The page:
Proposals to amend the Basel Convention – the international treaty on waste shipments – could make it more difficult to export mixed plastic wastes, such as mixed plastic bottles, for recycling.
Changes to the Convention, which is a binding agreement between 53 nations including the UK, are being considered which change the status of plastic waste for export – and potentially put in place additional requirements on exporters seeking to move the material into foreign countries.
The changes comes as exporting waste plastics for recycling overseas is already a challenge for UK exporters with only the very highest quality grades easy to move. And, this week Environment Secretary Michael Gove spoke about bringing an end to the “offshoring of waste”.
The Basel Convention came into force in 1992 to prevent the transfer of hazardous waste between nations. It regulates the transboundary movement of hazardous and other wastes, requiring parties to ensure that they manage and dispose of materials in an environmentally sound manner.
Parties must also agree not to export or import hazardous wastes to or from a non-signatory state.
In its present form the Convention consists of two main procedures for waste shipment which are called “Amber List” and “Green list”. Amber listed wastes are seen to be those that are known to cause harm to water and land, while green listed waste is considered non-hazardous.
Presently, member nations are considering changes to the Convention tabled by Norway, aimed at combating marine litter. Norway’s proposal would change the status of scrap plastic destined for recycling.
Submitted in June, the Norwegian government’s proposal suggests scrap plastics should be added to Annex II of the Basel Convention, a list of wastes for ‘special consideration’ that require notification by exporting countries and consent by importing countries prior to shipping.
“By explicitly including plastic waste in the scope of the Basel Convention, these waste streams can be controlled, and mismanagement of plastic waste avoided,” according to an explanatory document submitted along with the application in the summer.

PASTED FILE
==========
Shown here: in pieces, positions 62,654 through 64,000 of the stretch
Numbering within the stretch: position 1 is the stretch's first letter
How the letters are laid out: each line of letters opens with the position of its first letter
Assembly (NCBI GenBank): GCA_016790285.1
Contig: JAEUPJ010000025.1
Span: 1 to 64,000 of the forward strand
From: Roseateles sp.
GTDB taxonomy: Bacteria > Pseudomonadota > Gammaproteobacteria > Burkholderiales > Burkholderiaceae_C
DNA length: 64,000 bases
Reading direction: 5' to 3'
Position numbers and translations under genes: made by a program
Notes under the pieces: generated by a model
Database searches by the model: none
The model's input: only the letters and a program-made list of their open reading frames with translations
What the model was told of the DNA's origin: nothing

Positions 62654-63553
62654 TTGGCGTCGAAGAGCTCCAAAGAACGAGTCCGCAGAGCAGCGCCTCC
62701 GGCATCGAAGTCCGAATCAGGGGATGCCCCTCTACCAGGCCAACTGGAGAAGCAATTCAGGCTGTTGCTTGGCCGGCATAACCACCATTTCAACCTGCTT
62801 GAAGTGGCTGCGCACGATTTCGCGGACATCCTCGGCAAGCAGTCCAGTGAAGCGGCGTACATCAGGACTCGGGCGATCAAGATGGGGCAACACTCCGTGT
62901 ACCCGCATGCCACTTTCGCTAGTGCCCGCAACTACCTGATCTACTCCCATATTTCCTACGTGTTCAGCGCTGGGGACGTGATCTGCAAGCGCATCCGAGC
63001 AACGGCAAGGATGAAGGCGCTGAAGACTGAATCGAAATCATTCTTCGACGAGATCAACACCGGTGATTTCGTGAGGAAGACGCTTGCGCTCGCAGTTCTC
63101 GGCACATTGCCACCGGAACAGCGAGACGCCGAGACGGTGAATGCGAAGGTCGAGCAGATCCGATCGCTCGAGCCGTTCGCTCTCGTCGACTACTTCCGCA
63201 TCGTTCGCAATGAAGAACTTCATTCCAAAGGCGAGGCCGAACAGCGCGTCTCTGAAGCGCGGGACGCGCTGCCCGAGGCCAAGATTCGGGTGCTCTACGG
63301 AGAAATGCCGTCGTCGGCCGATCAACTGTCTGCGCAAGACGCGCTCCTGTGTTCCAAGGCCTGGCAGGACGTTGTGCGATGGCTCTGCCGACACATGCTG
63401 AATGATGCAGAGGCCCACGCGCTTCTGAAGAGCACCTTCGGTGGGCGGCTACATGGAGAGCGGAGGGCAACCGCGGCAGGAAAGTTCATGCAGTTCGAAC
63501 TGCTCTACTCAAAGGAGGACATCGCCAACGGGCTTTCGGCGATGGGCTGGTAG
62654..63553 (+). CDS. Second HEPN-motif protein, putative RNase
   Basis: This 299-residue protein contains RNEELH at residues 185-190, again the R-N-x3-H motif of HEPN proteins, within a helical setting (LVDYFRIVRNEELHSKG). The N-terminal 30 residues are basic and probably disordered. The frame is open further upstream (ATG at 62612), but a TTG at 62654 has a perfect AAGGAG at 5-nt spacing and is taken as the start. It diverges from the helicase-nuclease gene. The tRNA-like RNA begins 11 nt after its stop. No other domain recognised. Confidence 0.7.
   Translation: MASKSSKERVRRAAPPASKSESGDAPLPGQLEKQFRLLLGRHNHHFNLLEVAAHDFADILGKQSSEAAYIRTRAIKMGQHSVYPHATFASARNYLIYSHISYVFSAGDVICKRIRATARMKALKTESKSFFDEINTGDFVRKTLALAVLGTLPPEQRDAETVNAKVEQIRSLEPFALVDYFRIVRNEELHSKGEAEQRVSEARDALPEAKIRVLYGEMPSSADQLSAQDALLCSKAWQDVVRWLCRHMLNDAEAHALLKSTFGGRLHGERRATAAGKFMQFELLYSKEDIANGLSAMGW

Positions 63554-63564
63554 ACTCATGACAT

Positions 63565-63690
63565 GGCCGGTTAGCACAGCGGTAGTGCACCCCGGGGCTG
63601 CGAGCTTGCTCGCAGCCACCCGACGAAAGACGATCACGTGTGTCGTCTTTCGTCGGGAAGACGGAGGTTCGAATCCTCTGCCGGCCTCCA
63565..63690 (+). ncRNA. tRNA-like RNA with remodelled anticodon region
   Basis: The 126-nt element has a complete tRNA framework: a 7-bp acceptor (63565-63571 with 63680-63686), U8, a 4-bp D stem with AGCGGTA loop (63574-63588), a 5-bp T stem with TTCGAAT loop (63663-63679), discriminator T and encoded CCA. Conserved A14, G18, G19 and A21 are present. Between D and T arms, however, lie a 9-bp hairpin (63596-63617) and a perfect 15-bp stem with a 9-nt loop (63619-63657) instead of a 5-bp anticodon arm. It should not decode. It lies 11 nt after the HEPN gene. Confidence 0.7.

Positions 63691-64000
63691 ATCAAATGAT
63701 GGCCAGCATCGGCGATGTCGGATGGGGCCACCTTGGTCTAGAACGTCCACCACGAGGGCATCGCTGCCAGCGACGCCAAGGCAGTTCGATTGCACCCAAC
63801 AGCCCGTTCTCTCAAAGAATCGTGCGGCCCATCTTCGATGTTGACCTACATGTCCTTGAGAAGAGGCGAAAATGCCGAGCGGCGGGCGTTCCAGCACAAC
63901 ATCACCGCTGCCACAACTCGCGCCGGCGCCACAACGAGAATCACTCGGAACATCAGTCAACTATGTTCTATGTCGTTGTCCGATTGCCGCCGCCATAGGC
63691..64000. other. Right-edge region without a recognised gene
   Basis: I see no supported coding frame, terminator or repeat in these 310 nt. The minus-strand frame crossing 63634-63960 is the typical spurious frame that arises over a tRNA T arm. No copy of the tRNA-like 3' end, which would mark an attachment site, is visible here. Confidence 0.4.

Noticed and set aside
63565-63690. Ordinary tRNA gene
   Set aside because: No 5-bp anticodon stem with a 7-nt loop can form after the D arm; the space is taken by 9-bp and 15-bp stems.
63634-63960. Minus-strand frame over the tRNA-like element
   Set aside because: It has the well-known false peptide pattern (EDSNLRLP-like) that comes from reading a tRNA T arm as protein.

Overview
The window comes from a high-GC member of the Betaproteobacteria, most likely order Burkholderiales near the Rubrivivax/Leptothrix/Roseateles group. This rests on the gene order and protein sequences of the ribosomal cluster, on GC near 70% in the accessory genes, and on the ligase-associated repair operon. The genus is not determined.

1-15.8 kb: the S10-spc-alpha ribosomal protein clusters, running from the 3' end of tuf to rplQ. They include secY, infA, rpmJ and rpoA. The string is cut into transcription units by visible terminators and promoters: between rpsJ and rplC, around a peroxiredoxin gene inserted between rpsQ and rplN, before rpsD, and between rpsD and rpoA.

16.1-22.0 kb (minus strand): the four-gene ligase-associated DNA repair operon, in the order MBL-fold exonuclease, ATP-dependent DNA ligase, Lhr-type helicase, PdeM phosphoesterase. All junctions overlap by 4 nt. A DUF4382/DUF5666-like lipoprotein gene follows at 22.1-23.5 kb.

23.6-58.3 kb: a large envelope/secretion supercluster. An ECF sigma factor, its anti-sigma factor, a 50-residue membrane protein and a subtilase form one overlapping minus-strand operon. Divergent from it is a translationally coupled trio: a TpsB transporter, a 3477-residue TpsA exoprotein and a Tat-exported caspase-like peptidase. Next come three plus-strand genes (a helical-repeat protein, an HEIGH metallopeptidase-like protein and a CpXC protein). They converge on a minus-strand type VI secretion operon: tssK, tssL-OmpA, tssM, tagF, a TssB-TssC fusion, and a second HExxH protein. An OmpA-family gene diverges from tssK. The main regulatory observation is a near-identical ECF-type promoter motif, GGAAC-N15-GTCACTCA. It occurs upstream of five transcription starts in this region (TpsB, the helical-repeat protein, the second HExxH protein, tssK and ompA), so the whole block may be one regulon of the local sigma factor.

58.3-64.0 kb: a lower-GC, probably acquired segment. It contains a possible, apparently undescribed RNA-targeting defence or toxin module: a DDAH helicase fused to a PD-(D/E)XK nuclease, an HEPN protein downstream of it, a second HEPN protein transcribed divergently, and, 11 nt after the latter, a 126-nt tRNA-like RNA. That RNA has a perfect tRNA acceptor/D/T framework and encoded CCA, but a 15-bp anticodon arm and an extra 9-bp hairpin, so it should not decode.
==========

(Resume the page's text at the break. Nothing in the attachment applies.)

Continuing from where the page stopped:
Currently, plastics fall under the category “B3010” which does not require a notification procedure. Norway would like for plastics destined for recovery to fall under the “Y48” category which does require a notification procedure.
Proposed updates to the Convention will be discussed at a meeting in Geneva next April. The proposal received support from the Working Group of the Basel Convention at its eleventh meeting in September.
However, the proposals have raised alarm with a number of international waste organisations – among them FEAD, which represents Europe’s waste management industry and the UK’s Environmental Services Asssociation, and ISWA, the International Solid Waste Association.
Concerns have also been raised as to the cost that this process would likely add to the export of plastics for recycling – and the impact this could potentially have on the demand for the material.
In a statement released this week, FEAD said that the proposals, if adopted, could ‘seriously hinder the development of an EU market for plastic recycling’.
“We firmly believe that this proposal is bound to miss its objective,” the organisation said.
“The notification procedure would seriously hinder the development of an EU market for plastic recycling. It would raise the administrative burden and the costs of shipping plastic waste to EU countries where they are further prepared, or it would make shipping simply impossible.
“The proposal is unclear, with classifications subject to confusion and varying interpretations. This will result in delays, costs, legal cases. FEAD is opposed to a revision making major plastic flows destined for recycling or recovery operations no longer benefit from the green procedure.”